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GloFish, the Genetically Modified Aquarium Fish
Controversy surrounds the GloFish, is a fluorescent freshwater aquarium fish created through genetic modification. It is the first genetically modified pet available to a mainstream market.
Lit by black lights, they appear to actually emit light like fireflies, and shelves of pet stores are lined with aquarium kits made to accentuate the flourescent feature of this strange fish variety. Owing to the unusual and exciting nature of these creatures--a trademarked variety called the GloFish--they have become extremely popular among teens, children, and young adults.
But just what are they? What brilliant act of nature created a hardy freshwater fish with the stellar colorations of a deep-sea beauty? Disappointingly, the GloFish was not created by any act of nature--it is a creation of humanity, trademarked in 2002 by YorkTown Technologies as the result of genetic modification.
The GloFish was the first genetically modified organism to become widely available as a pet, although it wasn't originally created for that purpose. In the late 1990's, a group of researchers at the National University of Singapore extracted a flourescent protein gene from a jellyfish. They inserted the gene into the genomes of the zebra danio, and found that it produced a lively, strange variety of fish.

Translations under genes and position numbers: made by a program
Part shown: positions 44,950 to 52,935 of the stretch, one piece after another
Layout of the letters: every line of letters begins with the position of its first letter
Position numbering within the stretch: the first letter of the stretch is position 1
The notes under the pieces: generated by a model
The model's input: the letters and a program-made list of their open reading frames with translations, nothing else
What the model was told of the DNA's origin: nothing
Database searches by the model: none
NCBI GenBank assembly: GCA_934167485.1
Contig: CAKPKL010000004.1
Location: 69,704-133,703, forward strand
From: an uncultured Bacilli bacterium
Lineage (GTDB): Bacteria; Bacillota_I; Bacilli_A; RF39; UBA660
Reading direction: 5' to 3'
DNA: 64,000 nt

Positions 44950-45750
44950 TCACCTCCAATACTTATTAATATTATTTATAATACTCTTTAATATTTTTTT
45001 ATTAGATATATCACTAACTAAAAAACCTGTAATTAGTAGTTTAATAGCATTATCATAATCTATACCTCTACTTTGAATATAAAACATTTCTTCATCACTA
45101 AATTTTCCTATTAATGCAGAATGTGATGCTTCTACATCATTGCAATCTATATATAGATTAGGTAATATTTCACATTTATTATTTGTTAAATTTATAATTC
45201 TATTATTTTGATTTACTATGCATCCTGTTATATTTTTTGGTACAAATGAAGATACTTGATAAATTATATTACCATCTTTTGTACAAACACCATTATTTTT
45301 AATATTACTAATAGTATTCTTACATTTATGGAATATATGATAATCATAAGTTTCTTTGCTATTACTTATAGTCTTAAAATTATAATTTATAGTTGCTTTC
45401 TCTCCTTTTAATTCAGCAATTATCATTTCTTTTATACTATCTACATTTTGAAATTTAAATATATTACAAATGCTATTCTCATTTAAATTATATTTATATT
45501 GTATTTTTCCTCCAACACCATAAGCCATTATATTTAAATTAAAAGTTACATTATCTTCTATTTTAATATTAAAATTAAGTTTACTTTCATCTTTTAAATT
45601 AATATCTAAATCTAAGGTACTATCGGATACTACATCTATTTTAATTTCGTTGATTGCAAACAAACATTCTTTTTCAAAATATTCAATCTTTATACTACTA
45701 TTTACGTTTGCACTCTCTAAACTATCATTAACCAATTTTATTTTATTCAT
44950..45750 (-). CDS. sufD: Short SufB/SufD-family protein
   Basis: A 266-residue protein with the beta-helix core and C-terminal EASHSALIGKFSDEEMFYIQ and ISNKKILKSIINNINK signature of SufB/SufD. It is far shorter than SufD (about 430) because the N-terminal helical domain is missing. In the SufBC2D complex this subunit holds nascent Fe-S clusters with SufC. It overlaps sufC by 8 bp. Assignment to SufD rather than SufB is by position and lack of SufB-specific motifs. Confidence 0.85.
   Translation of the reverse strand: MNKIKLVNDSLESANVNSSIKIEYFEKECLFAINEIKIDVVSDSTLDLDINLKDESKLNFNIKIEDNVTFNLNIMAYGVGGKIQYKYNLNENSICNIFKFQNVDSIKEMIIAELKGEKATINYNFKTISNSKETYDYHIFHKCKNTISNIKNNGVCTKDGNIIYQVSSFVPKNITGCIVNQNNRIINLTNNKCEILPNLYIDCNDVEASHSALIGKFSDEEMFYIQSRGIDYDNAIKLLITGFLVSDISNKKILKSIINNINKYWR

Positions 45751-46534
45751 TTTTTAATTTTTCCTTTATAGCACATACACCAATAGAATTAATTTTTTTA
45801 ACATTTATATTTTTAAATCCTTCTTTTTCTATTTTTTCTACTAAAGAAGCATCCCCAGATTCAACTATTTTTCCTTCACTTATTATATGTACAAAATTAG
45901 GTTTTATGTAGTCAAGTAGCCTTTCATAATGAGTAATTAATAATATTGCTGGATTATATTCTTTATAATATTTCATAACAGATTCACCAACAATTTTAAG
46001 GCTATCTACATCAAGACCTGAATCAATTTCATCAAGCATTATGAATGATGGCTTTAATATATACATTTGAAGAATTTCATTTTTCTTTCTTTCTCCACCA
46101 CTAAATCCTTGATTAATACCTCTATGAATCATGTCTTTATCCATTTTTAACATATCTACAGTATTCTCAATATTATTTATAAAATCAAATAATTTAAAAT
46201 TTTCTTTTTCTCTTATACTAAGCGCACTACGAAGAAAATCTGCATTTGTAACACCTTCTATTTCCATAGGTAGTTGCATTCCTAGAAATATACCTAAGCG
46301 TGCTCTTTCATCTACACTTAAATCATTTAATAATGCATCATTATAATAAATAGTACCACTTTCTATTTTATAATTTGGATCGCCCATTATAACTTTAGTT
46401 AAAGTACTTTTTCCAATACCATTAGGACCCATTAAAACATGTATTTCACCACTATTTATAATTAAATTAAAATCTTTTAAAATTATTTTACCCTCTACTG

The goal of the original GloFish project was to develop a fish that could detect pollution by glowing only when exposed to certain toxins. Although this project fell through, it succeeded in creating a variety of fish that now dominates the aquarium market in the United States, and may potentially be a risk to other strains of zebra danio.
Despite protests from consumers and environmental activists, the Food and Drug administration--the only United States organization to regulate genetically modified organisms--released a statement in 2005:
"Because tropical aquarium fish are not used for food purposes, they pose no threat to the food supply. There is no evidence that these genetically engineered zebra danio fish pose any more threat to the environment than their unmodified counterparts which have long been widely sold in the United States. In the absence of a clear risk to the public health, the FDA finds no reason to regulate these particular fish."
In other words, because the GloFish is not intended to be used as food, our government made no effort to regulate the production and sale of the fish. The long-term effects that the new jellyfish gene may have on the zebra danio species and other aquarium fish remains unknown and unstudied.
The only state to thus far ban the sale, reproduction, or ownership of the genetically modified GloFish is California, which has banned the sale and trade of all genetically modified fish since January 2020. Canada, Australia, and the European Union have instituted bans on the GloFish, as well.
Although some find the appearance of the GloFish unsettling with consideration to the natural state of the zebra danio, the fish commands a second look. Almost no one can look at the trademarked "Starfire Red", "Electric Green" and "Sunburst Orange" genetically modified fish without finding themselves awed (and perhaps a bit startled) by the powers of modern science.